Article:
Thousands of men, women and children from a minority group in Myanmar called the Rohingya are desperate enough to risk death and slavery to escape the country as refugees in search of a better life.
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Smith and his team have been documenting abuses in Myanmar for several years. To see what the Rohingya people face, Woodruff traveled for ABC News’ “Nightline” with Smith to northern Myanmar, where most of the Rohingya population of just over 1 million people lives.
“There has been systematic human rights violations committed against the Rohingya Muslim population for decades,” said Smith. “Population control measures are in place, attempts to prevent birth, restrictions on freedom of movement, forced labor is common.”
The Rohingya were stripped of their citizenship in 1982, but the latest bout of repression began in 2012, when rising tensions between the ethnically Muslim group and Buddhist communities were incited by U Wirathu, leading to violent clashes.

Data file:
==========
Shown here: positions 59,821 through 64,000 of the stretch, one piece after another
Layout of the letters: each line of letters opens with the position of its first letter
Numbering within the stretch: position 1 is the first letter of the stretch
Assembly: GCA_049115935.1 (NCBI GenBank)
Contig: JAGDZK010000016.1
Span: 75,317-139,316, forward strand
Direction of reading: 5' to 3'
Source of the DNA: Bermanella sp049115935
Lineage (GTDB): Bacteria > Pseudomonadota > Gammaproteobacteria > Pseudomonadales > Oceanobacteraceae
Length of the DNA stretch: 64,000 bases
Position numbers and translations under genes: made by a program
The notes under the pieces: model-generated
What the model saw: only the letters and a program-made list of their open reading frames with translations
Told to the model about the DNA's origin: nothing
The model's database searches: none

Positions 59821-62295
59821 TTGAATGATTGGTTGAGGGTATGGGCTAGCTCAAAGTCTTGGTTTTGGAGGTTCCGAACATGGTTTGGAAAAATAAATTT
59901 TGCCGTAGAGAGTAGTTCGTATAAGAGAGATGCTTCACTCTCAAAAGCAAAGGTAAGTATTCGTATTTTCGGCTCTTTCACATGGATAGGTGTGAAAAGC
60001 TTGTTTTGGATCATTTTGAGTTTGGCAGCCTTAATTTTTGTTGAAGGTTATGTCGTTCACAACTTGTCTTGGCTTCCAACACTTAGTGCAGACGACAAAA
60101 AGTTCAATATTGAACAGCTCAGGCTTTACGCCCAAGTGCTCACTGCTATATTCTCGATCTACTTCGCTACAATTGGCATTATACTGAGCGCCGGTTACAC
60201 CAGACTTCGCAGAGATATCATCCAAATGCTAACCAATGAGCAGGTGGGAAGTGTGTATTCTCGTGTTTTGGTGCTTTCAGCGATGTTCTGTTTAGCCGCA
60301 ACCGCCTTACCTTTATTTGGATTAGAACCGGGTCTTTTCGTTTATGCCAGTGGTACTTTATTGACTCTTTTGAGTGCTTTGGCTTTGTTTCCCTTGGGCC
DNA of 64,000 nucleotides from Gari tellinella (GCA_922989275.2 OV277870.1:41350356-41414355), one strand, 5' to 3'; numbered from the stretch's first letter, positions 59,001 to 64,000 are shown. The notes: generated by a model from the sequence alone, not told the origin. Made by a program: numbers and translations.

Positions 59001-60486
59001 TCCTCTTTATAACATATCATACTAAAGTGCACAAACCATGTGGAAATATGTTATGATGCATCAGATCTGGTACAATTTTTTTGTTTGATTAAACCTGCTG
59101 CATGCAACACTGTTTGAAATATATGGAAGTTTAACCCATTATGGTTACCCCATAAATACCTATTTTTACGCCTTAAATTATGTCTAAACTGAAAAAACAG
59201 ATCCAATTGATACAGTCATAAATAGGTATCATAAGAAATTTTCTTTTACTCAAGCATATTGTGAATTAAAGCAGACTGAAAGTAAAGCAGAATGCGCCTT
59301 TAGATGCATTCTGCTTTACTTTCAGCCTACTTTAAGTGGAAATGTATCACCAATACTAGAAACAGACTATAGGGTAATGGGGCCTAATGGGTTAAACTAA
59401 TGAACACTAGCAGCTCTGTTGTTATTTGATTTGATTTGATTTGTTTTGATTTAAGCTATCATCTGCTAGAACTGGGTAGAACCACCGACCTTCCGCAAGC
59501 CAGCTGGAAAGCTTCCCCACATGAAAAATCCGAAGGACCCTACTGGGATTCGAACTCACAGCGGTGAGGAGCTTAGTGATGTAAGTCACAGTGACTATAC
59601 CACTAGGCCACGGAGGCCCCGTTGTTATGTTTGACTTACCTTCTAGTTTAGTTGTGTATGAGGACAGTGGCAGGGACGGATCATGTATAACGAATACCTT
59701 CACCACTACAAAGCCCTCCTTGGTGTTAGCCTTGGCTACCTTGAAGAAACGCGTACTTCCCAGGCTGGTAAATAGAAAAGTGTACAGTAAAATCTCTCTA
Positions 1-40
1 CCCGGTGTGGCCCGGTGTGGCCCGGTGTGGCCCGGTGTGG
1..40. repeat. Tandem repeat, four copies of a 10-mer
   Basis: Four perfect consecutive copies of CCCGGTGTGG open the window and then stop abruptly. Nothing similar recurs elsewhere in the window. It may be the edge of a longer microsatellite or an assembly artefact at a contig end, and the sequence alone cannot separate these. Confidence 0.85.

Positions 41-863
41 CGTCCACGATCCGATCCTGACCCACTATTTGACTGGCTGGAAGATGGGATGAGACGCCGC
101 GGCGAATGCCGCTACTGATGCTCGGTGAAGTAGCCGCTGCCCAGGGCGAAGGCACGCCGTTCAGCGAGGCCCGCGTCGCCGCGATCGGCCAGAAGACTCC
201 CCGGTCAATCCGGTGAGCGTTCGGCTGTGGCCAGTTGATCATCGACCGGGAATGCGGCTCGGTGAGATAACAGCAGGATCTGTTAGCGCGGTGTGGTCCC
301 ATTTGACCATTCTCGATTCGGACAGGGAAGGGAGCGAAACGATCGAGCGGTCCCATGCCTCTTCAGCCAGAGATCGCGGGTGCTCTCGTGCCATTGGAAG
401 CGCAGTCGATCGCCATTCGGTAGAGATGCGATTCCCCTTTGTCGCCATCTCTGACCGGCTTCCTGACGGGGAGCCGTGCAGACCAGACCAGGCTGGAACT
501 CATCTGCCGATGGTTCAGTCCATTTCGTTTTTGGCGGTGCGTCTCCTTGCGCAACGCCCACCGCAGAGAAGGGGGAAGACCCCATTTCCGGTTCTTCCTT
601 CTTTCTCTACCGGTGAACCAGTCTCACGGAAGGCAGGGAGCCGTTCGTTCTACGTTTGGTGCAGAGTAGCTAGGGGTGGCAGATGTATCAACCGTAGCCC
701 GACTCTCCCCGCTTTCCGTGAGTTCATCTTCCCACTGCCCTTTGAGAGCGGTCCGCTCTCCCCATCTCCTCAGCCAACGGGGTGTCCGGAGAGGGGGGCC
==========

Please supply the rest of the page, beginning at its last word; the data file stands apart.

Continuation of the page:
U Wirathu is a Buddhist monk who has been called the “Burmese [Osama] Bin Laden” and actively preaches against the Rohingya minority. During the clashes, entire Rohingya neighborhoods were burned to the ground, and more than 140,000 Rohingya were forced to move into oppressive camps on the outskirts of Sittwe, the capital of Rakhine state.
The camps have been called the world’s largest outdoor prison, where Rohingya movements are highly restricted. Police guard the few exits. They can’t leave the camps to attend school, work or seek medical care. Children who are born in the camps are not issued birth certificates and are stateless.
“All of the people here were essentially burned out of…